Miranda rights and why the police don’t always read them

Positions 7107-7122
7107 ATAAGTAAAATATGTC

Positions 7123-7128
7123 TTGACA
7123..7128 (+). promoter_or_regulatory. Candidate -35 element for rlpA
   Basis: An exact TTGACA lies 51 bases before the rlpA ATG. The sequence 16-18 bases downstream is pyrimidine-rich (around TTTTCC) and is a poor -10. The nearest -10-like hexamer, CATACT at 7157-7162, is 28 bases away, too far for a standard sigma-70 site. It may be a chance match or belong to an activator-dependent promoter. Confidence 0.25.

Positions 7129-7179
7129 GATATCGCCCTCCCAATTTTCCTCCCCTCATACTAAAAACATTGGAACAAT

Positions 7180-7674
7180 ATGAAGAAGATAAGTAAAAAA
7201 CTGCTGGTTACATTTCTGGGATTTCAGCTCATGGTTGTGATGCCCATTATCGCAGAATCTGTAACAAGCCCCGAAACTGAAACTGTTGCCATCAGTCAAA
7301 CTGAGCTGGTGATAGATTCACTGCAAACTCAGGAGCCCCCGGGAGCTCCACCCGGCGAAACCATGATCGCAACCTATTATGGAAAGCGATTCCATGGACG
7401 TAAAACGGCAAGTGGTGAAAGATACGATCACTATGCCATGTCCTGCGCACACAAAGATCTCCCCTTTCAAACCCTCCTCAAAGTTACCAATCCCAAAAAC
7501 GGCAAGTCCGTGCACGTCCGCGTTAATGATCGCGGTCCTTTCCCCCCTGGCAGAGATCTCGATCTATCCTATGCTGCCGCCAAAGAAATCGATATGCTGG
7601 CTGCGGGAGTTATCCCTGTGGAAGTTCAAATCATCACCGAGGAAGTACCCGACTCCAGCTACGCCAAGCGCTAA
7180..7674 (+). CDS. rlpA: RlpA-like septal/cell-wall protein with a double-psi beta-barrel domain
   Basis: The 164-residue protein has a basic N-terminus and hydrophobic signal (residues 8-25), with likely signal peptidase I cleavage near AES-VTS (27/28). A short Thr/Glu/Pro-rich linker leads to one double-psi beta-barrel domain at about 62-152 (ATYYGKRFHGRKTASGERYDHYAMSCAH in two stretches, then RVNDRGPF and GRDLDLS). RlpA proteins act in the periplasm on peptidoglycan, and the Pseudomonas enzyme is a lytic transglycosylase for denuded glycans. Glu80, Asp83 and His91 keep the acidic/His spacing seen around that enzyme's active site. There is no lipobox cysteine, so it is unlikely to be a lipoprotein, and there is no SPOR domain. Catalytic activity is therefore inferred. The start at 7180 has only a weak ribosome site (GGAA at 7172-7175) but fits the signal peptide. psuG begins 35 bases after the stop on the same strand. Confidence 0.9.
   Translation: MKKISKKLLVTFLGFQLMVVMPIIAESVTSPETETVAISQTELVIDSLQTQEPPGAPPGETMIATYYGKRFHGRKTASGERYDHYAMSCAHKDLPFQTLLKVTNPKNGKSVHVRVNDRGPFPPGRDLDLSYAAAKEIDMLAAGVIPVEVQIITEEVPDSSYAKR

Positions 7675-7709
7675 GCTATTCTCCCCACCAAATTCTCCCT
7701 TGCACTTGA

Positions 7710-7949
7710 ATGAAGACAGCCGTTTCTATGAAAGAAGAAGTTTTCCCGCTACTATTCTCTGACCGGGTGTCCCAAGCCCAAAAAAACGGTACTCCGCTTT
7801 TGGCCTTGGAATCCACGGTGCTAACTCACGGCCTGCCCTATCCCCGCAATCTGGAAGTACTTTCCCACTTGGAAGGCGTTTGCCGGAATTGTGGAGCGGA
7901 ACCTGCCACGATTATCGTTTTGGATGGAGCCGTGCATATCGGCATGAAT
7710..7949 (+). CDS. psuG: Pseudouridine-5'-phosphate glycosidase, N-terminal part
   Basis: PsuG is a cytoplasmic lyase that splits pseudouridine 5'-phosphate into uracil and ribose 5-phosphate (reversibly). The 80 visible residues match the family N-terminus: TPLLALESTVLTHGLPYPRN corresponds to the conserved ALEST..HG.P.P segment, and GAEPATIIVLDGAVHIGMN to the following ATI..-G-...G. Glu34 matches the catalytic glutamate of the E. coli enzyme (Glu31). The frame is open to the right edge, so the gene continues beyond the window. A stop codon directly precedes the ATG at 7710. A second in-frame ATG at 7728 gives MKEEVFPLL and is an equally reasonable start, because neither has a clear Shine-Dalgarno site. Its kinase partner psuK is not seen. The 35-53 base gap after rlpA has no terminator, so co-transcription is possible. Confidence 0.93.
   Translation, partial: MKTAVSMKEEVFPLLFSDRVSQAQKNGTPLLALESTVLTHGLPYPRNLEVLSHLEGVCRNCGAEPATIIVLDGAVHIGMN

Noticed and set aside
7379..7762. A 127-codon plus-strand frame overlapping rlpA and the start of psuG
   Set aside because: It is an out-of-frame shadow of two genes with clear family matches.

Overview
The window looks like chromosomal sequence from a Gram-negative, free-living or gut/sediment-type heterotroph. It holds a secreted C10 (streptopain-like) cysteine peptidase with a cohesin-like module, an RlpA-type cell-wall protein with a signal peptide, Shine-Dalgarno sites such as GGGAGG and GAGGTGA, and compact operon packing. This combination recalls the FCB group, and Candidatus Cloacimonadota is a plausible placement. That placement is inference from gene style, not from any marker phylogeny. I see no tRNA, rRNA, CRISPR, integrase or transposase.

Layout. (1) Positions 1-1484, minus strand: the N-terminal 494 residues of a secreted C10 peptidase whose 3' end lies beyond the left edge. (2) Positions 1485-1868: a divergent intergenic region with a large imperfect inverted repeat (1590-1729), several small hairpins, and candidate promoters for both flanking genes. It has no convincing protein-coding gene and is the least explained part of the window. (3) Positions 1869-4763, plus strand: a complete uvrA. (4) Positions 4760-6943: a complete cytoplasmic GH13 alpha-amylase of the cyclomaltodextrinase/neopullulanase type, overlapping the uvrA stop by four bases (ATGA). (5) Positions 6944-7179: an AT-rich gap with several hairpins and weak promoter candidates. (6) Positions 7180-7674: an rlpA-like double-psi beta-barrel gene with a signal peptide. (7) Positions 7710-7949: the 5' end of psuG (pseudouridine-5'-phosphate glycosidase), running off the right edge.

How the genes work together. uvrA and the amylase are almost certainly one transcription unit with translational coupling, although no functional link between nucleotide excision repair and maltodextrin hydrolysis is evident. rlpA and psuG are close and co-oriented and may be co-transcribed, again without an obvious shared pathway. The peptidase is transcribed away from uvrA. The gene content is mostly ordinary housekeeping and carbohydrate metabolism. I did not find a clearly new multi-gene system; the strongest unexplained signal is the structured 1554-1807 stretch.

Miranda rights are the rights given to criminal suspects in the U.S. upon arrest informing them of certain rights before asking them any questions. The wording that is commonly used in a Miranda warning is, “You have the right to remain silent. Anything you say can and will be used against you in a court of law. You have the right to an attorney. If you cannot afford an attorney, one will be provided for you.” The Miranda warning primarily serves to protect suspects from self-incrimination, but not being arrested. The Miranda warning is given by the police officer when the suspect is in custody and under interrogation. The reading of these rights is a safeguard because placing a person under custody is likely to undermine a person’s will to resist and may compel them to speak in a self-incriminating way.     

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